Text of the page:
It’s hard to think of many things more ‘British’ than a day out at the seaside. The reality of which often falls short of the idealised version with beautiful sunshine, golden sand and ice cream or fish and chips. Fortunately for us, despite the satnavs best efforts, our recent visit to Scarborough Bus Fest in Yorkshire was much closer to the picture postcard ideal.
Scarborough is, of course, famous in bus term as the home of Plaxton which was founded in the town 110 years ago. This was celebrated at the event with Plaxton vehicles attending. It can be really easy to get a bit down when thinking about the automotive industry in Britain, so many of the household names have disappeared, so it’s wonderful to see one continuing and being celebrated.
The venue itself was a short walk from the sand and sea of the north bay, with a shuttle bus service running regularly into the town centre and along the seafront. We started off at the rally site and it was fun to not only look at the buses parked up but to have a mooch on the stalls as well. I also shot some footage at the site before we headed into town on a preserved B10 that used to form part of the Reliance fleet. There is a video of that journey below, in fact, I’ve linked to all the videos specific to the Bus Fest at the bottom of this post. The circular shuttle service which ran up into the main town then looped back along the seafront was a free service and we were surprised that the buses weren’t carrying donations buckets.
The atmosphere on the buses was friendly and after a stop off by the mainline Railway Station, we headed back on a ‘Coastliner’ Wright Gemini. That part of the trip included a few stops for photos and she did look very beautiful in her shining blue livery in the sun. We then finished the day off watching the open topper sightseeing buses (plus a few from the rally) going along the sea front while eating ice cream in the sun. All in all a wonderful way to spend a Sunday.
Edinburgh Trams, two words able to create eye rolls in locals, despair in politicians, but smiles on tourists and enthusiasts. A quick google search will bring up lots of information on the saga of the project, massive cost overruns, huge delays, bitter arguments and political intrigue. The sort of stuff that gets more than just a footnote in a history book, and that’s not even taking into account the feelings of the locals who endured years of disruption to their lives.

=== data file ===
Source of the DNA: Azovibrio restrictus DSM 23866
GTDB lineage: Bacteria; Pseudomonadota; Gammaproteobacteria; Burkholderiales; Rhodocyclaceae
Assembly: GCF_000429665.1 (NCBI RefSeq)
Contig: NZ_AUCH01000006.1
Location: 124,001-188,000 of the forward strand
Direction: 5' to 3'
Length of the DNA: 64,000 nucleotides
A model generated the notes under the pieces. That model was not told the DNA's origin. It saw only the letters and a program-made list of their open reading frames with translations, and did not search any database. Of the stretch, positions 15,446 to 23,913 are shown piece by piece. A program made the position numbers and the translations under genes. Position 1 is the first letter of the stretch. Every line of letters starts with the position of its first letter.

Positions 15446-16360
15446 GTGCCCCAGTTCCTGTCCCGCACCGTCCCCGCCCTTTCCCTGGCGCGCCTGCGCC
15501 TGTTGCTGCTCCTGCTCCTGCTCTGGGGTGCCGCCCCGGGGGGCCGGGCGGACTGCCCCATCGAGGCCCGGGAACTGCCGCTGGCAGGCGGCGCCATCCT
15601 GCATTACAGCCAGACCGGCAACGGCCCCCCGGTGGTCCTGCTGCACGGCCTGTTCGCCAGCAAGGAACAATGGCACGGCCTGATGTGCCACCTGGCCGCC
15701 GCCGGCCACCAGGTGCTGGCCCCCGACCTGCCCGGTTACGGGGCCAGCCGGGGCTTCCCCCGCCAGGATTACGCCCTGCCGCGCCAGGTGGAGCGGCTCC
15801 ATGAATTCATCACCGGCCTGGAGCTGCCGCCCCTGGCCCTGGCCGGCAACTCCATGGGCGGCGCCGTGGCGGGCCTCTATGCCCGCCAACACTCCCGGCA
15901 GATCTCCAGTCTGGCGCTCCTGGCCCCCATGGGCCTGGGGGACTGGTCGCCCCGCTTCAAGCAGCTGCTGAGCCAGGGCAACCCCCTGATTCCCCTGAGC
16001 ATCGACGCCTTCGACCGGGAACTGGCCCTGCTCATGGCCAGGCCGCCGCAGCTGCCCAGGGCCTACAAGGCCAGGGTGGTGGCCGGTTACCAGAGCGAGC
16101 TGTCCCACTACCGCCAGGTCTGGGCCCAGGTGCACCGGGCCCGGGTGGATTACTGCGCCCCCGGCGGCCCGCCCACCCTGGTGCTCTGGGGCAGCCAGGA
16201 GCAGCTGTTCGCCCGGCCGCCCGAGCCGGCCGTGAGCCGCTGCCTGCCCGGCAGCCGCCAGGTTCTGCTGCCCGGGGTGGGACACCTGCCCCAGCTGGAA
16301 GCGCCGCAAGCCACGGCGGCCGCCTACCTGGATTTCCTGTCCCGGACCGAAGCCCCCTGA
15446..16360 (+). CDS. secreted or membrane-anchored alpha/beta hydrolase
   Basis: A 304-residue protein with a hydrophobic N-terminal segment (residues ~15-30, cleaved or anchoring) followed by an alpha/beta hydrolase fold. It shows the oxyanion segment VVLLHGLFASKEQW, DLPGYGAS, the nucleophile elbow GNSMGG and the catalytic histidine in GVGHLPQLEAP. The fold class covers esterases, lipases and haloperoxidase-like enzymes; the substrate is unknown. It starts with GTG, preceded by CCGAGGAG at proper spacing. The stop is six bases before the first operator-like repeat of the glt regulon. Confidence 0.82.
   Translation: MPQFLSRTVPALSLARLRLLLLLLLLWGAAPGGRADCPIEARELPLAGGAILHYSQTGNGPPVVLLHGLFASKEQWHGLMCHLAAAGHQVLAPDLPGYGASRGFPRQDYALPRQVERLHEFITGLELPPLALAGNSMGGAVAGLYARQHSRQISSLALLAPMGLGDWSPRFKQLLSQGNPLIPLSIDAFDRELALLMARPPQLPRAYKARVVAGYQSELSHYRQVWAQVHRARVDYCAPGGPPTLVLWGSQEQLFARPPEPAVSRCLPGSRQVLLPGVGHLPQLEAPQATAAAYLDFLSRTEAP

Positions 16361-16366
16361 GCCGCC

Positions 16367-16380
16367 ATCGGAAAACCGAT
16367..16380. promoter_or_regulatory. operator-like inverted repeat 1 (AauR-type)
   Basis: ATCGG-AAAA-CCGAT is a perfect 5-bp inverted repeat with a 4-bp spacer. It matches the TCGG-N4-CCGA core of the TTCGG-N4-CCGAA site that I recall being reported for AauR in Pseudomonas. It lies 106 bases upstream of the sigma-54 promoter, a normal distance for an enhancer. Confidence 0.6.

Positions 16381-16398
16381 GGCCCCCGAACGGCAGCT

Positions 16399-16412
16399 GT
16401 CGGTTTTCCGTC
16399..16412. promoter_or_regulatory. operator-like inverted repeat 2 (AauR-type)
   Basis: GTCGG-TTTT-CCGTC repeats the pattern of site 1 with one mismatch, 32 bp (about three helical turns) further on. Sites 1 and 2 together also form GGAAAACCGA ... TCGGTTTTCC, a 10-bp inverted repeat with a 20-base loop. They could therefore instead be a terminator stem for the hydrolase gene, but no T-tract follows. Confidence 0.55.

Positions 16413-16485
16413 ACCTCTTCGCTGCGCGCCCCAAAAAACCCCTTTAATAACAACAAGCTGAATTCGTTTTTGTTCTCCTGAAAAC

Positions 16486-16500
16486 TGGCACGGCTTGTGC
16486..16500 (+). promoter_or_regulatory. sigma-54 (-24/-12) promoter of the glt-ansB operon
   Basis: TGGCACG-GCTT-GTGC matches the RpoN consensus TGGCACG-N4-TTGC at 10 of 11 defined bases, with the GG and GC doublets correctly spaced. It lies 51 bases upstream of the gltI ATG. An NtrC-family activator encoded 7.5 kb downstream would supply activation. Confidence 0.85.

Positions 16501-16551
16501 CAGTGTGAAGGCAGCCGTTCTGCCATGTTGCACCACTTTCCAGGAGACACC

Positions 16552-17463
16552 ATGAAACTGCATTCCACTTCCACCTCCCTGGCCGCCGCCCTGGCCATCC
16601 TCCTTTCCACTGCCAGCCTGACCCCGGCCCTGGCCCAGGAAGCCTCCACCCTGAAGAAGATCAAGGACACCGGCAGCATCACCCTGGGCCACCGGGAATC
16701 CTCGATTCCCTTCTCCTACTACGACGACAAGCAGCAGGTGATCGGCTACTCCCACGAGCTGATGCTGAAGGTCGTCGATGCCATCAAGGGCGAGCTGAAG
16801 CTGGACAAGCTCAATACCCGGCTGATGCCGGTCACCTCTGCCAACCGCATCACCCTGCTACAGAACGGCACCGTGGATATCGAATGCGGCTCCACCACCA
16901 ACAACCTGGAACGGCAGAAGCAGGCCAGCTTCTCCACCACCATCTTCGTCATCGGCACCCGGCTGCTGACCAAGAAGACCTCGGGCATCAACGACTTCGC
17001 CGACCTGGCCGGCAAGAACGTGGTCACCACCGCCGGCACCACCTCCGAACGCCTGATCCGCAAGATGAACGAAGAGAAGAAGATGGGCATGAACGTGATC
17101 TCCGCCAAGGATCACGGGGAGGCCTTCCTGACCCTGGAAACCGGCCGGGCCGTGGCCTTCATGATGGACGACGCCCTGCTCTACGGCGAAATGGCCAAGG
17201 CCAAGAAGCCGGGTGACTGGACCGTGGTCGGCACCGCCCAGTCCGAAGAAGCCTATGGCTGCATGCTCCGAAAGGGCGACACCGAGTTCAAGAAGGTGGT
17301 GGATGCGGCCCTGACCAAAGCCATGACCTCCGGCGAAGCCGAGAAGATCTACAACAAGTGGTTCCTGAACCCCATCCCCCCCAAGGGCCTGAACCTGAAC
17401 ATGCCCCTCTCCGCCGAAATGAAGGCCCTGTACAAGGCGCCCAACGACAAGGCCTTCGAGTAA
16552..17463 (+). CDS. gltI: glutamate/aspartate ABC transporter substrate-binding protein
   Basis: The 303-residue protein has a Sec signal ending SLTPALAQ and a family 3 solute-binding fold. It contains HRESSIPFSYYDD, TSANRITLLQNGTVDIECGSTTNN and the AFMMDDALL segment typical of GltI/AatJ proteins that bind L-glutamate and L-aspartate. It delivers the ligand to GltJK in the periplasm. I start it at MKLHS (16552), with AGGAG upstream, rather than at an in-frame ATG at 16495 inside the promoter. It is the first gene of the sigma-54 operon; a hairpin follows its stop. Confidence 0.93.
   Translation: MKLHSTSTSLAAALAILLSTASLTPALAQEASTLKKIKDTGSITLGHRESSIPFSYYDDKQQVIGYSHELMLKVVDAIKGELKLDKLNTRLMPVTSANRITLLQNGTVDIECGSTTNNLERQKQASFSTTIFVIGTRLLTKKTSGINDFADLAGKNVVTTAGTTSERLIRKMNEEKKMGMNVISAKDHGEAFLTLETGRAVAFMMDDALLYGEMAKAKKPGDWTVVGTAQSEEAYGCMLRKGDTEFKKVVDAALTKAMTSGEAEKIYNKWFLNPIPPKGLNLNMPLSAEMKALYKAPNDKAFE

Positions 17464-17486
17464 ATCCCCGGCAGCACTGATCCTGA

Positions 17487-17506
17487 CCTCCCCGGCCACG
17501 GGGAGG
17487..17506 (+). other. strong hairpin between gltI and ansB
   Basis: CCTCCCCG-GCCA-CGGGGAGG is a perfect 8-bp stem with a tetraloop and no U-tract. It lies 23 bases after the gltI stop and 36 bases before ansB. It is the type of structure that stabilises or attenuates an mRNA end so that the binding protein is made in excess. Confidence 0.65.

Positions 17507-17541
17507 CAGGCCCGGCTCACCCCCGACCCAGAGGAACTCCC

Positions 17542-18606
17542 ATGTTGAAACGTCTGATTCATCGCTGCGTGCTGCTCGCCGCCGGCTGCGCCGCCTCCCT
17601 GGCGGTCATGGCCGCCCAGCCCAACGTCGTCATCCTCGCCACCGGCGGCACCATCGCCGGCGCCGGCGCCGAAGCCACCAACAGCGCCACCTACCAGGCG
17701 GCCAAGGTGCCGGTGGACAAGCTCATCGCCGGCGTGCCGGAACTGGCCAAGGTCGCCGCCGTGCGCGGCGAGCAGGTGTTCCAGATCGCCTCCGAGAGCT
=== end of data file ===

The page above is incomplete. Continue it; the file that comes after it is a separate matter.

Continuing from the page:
So cards on the table, I love trams, probably a predisposition that goes back to childhood rides along the seafront in Blackpool on family holidays. I really don’t know exactly what it is, but they bring a smile to my face so I knew I wanted to film the Edinburgh trams when we visited recently. All that said I know that whenever I visit Scotlands beautiful capital city, I look forward to those big long white vehicles, snaking their way through the traffic and people. The ‘ding’ of their bells turns my head, not to see if I need to get out of the way but to watch one go past.
Edinburgh isn’t the only city to go back on its decision to rip up the tram rails and start laying new ones. Nottingham, Sheffield, Manchester and others have reinstated the tram. So will we be seeing more cities bringing them back? Given the trauma suffered by Edinburgh I suspect most will think long and hard about it, but personally, I’d love to see it. Of course, I just get to enjoy the end result and wouldn’t have to live through the trauma of bringing the project to fruition.
If you’re interested here are a few statistics.
Only one line was completed (at a reduced length than originally planned) at 8.7 miles (14km) long which runs from Edinburgh Airport to York Place.
The complete route takes about 40 minutes.
Construction started in June 2008 with the service opening on 31st May 2014.
The initial budget was £375 million but the final cost was £776 million. (Some sources quote an addition £200 million on to of that caused by interest on loans to keep the project going).
The original trams ran between 1871 and 1956 covering a much larger area than the new system.
The proposal in 2001 included 3 lines, only part of one of these has been built.
A minority SNP Scottish Government tried to cancel the project in 2007 but was outvoted by the other parties.
There is something special about just ‘going for a drive’ on a beautiful sunny day. This year we had glorious sunshine for the National Drive It Day and we were excited to head out to meet other members of the North East Morris Minor Owners Club to go for an explore.
‘Horace’ our 1961 Morris 1000 had been duly polished and pampered by Ian who would be driving, as usual, I was in the passenger’s seat with a camera in my hand. I don’t tend to go far without a camera and there was no way I was leaving it at home with all the beautiful blue skies promising a wonderful day.